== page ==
Booklet on peripatus worm released

Peripatus fans (front) Department of Conservation conservation services manager David Agnew (left...
Peripatus fans (front) Department of Conservation conservation services manager David Agnew (left) and New Zealand Transport Agency project manager Simon Underwood look at a new resource dedicated to the worm with others involved in the project (from left) Rod Morris, Mike Wakelin, Tony Clough, Hoani Langsbury, Dolina Lee, and Prof Sir Alan Mark, at the Caversham Reserve, home to the worms. Photo: Craig Baxter
The ancient peripatus or velvet worm, needs cold, damp, dark places to live.

So it made perfect sense to hold a function in its honour in a cold, dark place - underground in the Athenaeum in the Octagon with a craft beer named after it on hand and conservation educator Tahu Mackenzie dressed as a peripatus.

The occasion was the launch of the booklet New Zealand peripatus which outlines the available knowledge of the invertebrate, its conservation and future research needs.

It was the culmination of a project which started when it was agreed the Caversham Valley population of worms needed to be moved due to the state highway improvements. The New Zealand Transport Agency had them moved to an area nearby.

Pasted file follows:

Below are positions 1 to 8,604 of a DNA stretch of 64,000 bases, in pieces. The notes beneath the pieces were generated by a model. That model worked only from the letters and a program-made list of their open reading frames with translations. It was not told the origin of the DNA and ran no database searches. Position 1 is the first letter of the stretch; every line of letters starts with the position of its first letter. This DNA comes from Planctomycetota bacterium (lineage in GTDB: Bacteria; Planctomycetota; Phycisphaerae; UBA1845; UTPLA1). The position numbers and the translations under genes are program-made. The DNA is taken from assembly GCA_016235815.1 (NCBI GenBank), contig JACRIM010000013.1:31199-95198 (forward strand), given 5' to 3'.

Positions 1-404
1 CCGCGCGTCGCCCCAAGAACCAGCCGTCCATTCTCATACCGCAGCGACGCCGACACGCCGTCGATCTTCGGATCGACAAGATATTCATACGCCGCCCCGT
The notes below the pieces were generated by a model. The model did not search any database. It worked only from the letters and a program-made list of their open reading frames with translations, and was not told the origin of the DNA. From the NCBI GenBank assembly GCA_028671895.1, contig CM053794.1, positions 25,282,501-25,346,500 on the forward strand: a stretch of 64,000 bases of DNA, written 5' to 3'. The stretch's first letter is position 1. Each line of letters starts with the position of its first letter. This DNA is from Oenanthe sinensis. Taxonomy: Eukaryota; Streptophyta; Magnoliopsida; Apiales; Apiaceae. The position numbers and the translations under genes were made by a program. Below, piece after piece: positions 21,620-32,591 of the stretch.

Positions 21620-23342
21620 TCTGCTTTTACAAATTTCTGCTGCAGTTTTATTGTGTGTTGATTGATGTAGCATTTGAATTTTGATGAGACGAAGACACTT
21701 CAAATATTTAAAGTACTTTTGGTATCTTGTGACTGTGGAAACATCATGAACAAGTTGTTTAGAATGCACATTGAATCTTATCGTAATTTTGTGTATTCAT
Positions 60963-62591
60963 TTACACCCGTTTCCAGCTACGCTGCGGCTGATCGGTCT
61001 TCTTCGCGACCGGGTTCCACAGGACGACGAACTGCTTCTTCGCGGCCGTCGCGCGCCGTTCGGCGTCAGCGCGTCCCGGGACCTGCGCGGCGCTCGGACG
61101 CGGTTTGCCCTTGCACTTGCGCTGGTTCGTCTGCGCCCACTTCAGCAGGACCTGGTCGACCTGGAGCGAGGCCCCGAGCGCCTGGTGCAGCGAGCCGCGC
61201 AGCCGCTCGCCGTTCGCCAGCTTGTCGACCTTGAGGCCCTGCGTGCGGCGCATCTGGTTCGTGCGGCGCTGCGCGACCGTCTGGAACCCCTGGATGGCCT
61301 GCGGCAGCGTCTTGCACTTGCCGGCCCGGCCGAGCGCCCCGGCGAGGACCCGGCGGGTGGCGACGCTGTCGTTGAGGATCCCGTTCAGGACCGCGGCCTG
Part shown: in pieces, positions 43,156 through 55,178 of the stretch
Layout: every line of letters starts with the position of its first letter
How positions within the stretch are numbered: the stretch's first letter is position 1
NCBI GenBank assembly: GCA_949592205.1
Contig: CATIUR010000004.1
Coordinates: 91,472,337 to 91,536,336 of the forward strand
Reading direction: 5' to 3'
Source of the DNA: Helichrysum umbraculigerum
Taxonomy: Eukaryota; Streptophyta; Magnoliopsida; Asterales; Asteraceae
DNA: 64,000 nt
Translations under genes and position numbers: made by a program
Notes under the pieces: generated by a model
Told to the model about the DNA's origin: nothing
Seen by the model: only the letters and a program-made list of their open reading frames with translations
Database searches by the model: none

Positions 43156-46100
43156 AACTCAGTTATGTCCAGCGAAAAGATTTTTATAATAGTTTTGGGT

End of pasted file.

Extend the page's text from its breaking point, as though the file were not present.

The NZTA also provided funds to the Department of Conservation to produce the booklet.

A working group was set up with representatives from Ngai Tahu, Forest and Bird, the Dunedin City Council and landowners to help create the booklet.

Dunedin photographer Rod Morris provided the photographs, while nearby resident Dave Randle provided his experience and knowledge of the species.

Prof Sir Alan Mark, who wrote the foreword, told those at the launch the booklet was a very important milestone for Doc and for Dunedin city.

It was well published, well presented and very informative and would have wide appeal.

Both he and NZTA project manager Simon Underwood made special mention of Mr Randle, whom they described as ‘‘champion of the cause'' for his efforts to have the worms protected.

Mr Underwood said finding the peripatus was initially ‘‘one of those little surprises you wish you didn't have'' in a roading project, but he quickly came to see the opportunity for ecological gain it presented.

NZTA would also publish a monitoring report at the end of the roading project updating how the worms were faring in their new habitat.

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